Gluing Carpet to Your Genitals Does Not Make You A Cantaloupe: Are From Autumn to Ashes' song titles utter nonsense? No, but they are mostly interesting. Both "Cherry Kiss" and "Short Stories With Tragic Endings" are extremely evocative song titles that instantly make me feel something. What, I do not know, but something none the less and that's pretty powerful. Then you have "Take Her To The Music Store" which is about as milquetoast as you can get other than "Don't Forget To Buy Milk." I think this might be a reference to something, perhaps a TV show where a young man isn't sure where to take a girl on a date and his cool older brother says "Take Her To The Music Store." I have nothing to base this off of other than the fact that this song samples a line from DAWSON'S FUCKING CREEK and loops it over and over again. Chad Michael Murder-Me.

Oh, and I have no idea what "The Royal Crown -vs.- Blue Duchess" is. I always thought it was about two different brands of cigarettes getting in a street fight. I got my money on Duchess.

You’re Cute When You Scream: FATA was not the first band to have a clean vocalist and a screamer, nor we're the last, but I would say Francis Mark has the voice that launched a thousand high-pitched ships. His vocals just rub me wrong in a way that other higher range singers never did (Anthony Green, the guy from Chiodos who probably worked at Quiznos). It's pretty cool he could sing and play drums at the same time but Benjamin Perri's growl is super tight and is always welcome. Again, I think this goes back to the theory that we're only waiting for the good part.

Nothing We Say Leaves This Room: Is this album problematic? No, not really. The closest FATA comes to being problematic is the song title "Choloform Perfume", but looking at the lyrics it seems to be about suicide and not something non-consensual. Just your typical whiny, unrequited love and heartbreak stuff. It's a blessing I haven't found anything too awful in these albums, yet… yet.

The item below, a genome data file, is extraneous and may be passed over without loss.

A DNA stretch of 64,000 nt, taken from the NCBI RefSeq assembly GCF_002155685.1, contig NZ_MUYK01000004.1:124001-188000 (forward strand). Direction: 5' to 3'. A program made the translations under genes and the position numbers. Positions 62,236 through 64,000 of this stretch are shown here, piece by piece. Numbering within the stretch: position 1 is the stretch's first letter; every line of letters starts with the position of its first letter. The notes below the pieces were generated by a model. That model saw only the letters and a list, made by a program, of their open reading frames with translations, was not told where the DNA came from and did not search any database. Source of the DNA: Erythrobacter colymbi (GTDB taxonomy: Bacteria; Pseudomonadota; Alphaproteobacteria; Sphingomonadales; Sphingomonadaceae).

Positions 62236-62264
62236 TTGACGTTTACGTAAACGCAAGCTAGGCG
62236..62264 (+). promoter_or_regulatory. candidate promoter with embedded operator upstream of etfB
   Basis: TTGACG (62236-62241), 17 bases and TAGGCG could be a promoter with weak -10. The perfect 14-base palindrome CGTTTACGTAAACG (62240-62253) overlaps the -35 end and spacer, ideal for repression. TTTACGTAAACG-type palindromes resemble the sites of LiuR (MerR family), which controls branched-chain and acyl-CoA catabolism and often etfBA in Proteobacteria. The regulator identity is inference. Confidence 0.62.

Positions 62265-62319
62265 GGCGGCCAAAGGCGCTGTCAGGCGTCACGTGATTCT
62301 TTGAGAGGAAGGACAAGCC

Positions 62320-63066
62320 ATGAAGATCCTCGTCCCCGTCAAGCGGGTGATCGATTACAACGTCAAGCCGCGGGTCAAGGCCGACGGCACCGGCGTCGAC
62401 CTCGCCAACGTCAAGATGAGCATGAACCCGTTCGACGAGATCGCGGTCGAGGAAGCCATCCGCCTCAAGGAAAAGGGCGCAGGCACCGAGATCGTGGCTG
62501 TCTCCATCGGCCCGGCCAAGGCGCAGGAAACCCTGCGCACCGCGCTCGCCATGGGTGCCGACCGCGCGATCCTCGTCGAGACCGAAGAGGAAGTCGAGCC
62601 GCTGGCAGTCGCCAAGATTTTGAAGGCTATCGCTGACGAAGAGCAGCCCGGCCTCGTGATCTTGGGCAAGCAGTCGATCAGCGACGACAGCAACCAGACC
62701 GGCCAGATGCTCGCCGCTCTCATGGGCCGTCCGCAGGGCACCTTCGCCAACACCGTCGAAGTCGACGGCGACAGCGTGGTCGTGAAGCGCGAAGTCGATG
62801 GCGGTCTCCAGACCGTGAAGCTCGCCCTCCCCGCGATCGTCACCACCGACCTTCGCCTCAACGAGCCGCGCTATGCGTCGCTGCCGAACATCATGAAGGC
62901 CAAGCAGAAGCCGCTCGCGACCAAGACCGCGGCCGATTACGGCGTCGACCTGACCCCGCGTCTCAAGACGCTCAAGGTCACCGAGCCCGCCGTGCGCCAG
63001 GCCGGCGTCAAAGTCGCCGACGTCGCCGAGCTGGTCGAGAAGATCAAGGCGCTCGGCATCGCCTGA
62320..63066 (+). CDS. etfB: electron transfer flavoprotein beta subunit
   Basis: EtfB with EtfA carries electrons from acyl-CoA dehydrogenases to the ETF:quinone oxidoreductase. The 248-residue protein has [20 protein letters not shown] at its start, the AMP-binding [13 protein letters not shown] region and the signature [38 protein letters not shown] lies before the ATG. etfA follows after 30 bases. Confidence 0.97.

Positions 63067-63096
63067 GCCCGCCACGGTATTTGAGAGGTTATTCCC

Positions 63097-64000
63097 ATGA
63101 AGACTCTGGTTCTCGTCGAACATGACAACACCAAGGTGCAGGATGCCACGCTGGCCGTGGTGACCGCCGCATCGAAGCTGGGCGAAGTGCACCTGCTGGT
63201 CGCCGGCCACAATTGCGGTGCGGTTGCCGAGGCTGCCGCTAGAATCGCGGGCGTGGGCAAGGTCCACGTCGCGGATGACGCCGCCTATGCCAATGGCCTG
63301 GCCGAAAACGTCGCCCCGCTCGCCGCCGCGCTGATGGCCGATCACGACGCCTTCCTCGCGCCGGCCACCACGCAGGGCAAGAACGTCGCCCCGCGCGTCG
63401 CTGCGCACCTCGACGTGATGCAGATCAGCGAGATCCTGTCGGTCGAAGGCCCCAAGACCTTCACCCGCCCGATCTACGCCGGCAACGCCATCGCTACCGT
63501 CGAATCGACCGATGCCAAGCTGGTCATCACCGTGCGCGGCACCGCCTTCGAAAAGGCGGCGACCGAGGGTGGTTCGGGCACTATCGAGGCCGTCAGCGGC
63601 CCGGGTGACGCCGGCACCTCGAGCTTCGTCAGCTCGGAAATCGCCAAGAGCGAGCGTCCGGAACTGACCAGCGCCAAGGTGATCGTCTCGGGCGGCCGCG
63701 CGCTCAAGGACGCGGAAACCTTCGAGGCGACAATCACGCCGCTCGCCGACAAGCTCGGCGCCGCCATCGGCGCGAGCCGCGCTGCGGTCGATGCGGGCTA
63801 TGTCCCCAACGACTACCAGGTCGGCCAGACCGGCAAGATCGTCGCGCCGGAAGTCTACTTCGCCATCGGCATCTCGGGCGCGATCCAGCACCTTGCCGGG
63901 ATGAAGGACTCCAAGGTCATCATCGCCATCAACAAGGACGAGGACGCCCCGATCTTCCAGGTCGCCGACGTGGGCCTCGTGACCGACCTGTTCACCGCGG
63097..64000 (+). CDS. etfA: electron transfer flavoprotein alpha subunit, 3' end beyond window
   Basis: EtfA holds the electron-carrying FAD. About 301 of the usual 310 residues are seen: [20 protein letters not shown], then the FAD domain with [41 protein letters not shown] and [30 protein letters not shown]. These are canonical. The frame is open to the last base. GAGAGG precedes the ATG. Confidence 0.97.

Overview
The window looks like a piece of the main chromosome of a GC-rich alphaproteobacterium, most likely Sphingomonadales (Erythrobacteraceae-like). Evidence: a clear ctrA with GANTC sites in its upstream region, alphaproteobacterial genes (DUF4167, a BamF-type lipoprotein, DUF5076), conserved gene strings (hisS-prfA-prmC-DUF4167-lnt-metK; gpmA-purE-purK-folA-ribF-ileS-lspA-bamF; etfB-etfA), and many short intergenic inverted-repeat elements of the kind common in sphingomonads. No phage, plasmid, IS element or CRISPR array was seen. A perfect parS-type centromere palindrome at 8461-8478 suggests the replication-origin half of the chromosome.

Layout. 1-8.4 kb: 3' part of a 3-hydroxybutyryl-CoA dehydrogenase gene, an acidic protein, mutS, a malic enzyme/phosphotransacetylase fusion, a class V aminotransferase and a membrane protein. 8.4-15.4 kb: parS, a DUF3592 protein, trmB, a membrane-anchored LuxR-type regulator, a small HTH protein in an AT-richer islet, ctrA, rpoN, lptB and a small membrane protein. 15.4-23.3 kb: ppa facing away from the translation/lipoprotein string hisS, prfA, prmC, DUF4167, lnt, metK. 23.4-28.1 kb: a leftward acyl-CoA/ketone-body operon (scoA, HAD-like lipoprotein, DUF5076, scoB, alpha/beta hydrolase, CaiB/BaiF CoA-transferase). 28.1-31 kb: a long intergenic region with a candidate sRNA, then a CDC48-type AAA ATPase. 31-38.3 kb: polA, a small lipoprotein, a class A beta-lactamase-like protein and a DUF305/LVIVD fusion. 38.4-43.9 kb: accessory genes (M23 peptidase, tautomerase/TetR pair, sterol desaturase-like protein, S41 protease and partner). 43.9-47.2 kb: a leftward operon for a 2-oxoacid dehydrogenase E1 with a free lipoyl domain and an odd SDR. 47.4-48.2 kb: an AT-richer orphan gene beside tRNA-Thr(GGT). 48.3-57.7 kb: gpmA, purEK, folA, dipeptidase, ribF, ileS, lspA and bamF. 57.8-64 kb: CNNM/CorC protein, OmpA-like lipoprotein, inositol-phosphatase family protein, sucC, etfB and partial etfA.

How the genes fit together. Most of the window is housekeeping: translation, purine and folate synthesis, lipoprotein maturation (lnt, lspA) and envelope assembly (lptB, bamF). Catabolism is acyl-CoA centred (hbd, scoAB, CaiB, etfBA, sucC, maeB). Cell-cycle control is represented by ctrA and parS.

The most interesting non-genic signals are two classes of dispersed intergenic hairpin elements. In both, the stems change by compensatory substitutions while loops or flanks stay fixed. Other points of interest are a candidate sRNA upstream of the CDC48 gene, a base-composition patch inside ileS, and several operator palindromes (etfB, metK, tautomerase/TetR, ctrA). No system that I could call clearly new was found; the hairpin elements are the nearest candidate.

Hey, It’s Your Funeral, Mama: So whatever happened to From Autumn to Ashes? They put out three more albums before breaking up in 2008, a major event during the slow-heat-death of the scene. The Fiction We Live (2004), Abandon Your Friends (2005), and Holding a Wolf by The Ears (2007) are okay albums by hardcore standards even if they all failed to fully capture the youthful experimentation of this album. There's a handful of good tracks on each album, but as FATA moved farther away from Too Bad Your Beautiful and dropped all the emo-open-mic night elements from their repertoire, they began to sound more like the bands they inspired. I remember back before 2006 every single local band I ever saw pretty much ripped off minute-three of "Reflections". Maybe FATA should have done the same.

Subscribe to Metal Injection on

So how do I rate this album? If can press skip and fast forward, I'd give it a four. Upon Reflections (lol), so much of my love for this album is mostly nostalgia and I think if a younger listener or anyone who could listen with fresh ears would not have as good of a time as I had back in 2004 when I looked great in a pair of Levi's 527 skinny bootcut jeans. Maybe I'm wrong. I'm probably not, and that's the true Short Story With Tragic Endings (please don't dox me).

I give Too Bad You're Beautiful 3 flat irons out of 5. The first rule of keeping kosher is separating your hardcore from your emo.

Drew Kaufman is the director/co-creator of the music talk show Two Minutes to Late Night. You can follow him on Twitter here and follow his photography Instagram here.

Related Posts

Sponsored Links from Around the Internet




 

COMMENTS